“They were all amazing people. We were at the Everyman for a year, and then we all went on to the West End together. What was it like? It was thrilling; it was exhausting; it was nuts; I love the company of actors. They are kind people and supportive and generous spirited. I had a brilliant time.”
He and his son – the actor Matt Rixon – performed together in Endgame in 2008, the penultimate show of the old Liverpool Everyman before it underwent a radical redevelopment.
“And then we opened the new Everyman in Twelfth Night, which I did with Nicholas Woddeson – he’s very, very good. We’d been in the original company together; started there in ‘74 with Taming of the Shrew.
“I said to him, ‘What would you have said 40 years ago if you’d known that we’d be back here pedalling the same old shit?’ And he said, ‘Shoot me now.’”
He jokes – because he adores his traditional theatre. And he adores his fellow actors. Even when they cause him grief. Like the time he was on stage in Aberystwyth with his mate, the late Pete Postlethwaite, in Arnold Ridley’s The Ghost Train.
Pete, unimpressed with the production, left mid-performance, declaring to the audience, “This is a load of bollocks.”
“Instead of going, ‘Pete’s just walked off the stage. Where is he? What’s the matter with him?’ No! We decided to finish the show between ourselves… In what was supposed to be a locked room, which he’d just walked out of. The show must go on, my dear!”
You need to write an autobiography, I tell him.
“Let me tell you, Kate. I’ve told my children that, if ever they catch me writing my life story, I’m to be taken out and shot.”
It would make a pretty good book, though.
For one thing, Matthew Kelly’s career has had more twists and turns than The Mousetrap. From musicals (Lend Me A Tenor!) to Moors (The Jew of Malta); from an Olivier Award (for Lennie in Of Mice and Men at the Savoy), to TV credits for You Bet!, Stars in Their Eyes, and Channel 5’s Top of the Box.
“I’ve never known my limitations. I look back at some of that CV and think: I shouldn’t have done that. Because I was not capable of doing it.”
Honestly? I would say the opposite.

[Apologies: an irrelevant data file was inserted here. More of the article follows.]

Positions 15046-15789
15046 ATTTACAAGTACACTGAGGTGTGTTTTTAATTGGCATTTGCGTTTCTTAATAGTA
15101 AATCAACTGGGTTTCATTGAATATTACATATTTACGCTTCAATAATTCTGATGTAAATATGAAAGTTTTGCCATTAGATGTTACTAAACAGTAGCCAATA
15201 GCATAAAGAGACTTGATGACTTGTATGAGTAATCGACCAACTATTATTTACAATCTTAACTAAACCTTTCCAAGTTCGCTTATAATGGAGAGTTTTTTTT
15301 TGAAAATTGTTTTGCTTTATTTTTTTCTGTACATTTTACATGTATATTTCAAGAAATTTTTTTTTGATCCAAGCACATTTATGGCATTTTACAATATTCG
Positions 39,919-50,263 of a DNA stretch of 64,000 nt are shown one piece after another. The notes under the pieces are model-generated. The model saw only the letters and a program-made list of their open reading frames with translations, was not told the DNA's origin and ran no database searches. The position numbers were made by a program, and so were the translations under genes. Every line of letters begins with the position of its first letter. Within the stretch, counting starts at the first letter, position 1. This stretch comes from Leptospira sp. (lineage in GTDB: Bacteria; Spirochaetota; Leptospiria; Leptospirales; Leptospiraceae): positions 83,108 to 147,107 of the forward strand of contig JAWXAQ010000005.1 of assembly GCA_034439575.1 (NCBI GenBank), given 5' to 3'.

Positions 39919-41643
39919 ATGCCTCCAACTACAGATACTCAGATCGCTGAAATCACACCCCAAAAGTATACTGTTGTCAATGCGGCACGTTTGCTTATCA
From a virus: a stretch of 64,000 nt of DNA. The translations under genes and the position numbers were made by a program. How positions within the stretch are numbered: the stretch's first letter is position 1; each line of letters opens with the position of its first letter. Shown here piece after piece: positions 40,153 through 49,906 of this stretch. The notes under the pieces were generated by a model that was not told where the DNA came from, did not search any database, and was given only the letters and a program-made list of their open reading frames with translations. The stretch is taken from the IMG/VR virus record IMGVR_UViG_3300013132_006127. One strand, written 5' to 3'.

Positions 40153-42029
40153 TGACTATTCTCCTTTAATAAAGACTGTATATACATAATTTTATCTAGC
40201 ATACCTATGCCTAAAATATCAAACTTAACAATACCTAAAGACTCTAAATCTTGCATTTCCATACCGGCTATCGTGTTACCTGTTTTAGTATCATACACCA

“Oh, blimey! You only learn by getting it wrong. If you get it right all the time, what are you going to do with that? You’re just giving yourself a pat on the back. I hate getting it wrong but you have to.”
So let’s have a big disaster.
He laughs. “I did a series for Granada years and years ago. In the early 80s, I guess. And it was terrible. The worst thing about it was, I was the worst thing in it.
“Years after, I went back to do Stars in Their Eyes, and the boys who worked the doors with the smoke would threaten, ‘We’ll show everybody this ghastly show that you made!’”
I’m guessing he’s not going to tell me what it was…
“NO! I’m not! I don’t want all my failures dragged out – people had to suffer it the first time round.”
But stretch himself he does. Like the six years he spent doing an OU psychology degree in the back of cabs, in hotel rooms and during breaks. I’d have guessed his motivations might have been for a deeper understanding of character; or maybe as a result of seeing the weirdness of human nature exposed on the proto-reality TV he’s done, such as the Game for a Laugh prank show.
But, no. It was to prove to himself that he was intelligent, after years of laziness at school.
Certainly nothing to do with reality TV shows.
“Which are nothing to do with reality so I don’t know why they’re called that. If you went on I’m a Celebrity… Get Me Out of Here, you could be the nicest man in the world for 99 percent of the time, and for 1 percent you’ll be an absolute arse. And that’s the bit they’d show. And everybody would go, ‘Oh, well he’s an arse’.”
Money has never been a motivating factor for Matthew Kelly.
“Money’s brilliant. I really like it but I’m hopeless with it so it can’t ever be a motivating factor. Sometimes you have to do things for money just to live; and sometimes you do work because it’s thrilling and interesting and challenging.”
So, I ask him – this man whose stage career spans nearly half a century. How has theatre changed? What are the good things in 2020; and what does he miss from 74?
“Well,” he says, thoughtfully, “theatre is a powerful medium and I think it’s underestimated. But it’s certainly not underestimated by government. And because it’s so powerful, and because it’s so visible, we are the first people to be cut.”
Gosh. Never thought about it like that.
“BUT. The good things about theatre are - and I recommend it to anybody who’s never been before - to share an experience, a physical and emotional experience, with an audience, watching ideas on stage that don’t judge you or the people in the story. It’s a great way to spend an evening. It’s cheaper than a round of drinks. It lasts longer and it doesn’t give you a hangover.”
He loves Cheltenham’s Everyman, he volunteers without my asking (doing my job for me). “I’ve only played it once but it has the best acoustics of any theatre I’ve ever been in. And it’s probably the most beautiful as well. It’s a Matcham [Frank Matcham, theatre architect]. And I’m looking forward to coming back.”
And we’re looking forward to having you, I say.
“Let us know when you’re there, Kate, and I’ll buy you a bevvy.”
Matthew Kelly was due to be at Cheltenham Everyman in The Habit of Art, March 23-28; 01242 572573, everymantheatre.org.uk - the theatre is currently doing all it can to reschedule performances so keep up on the website.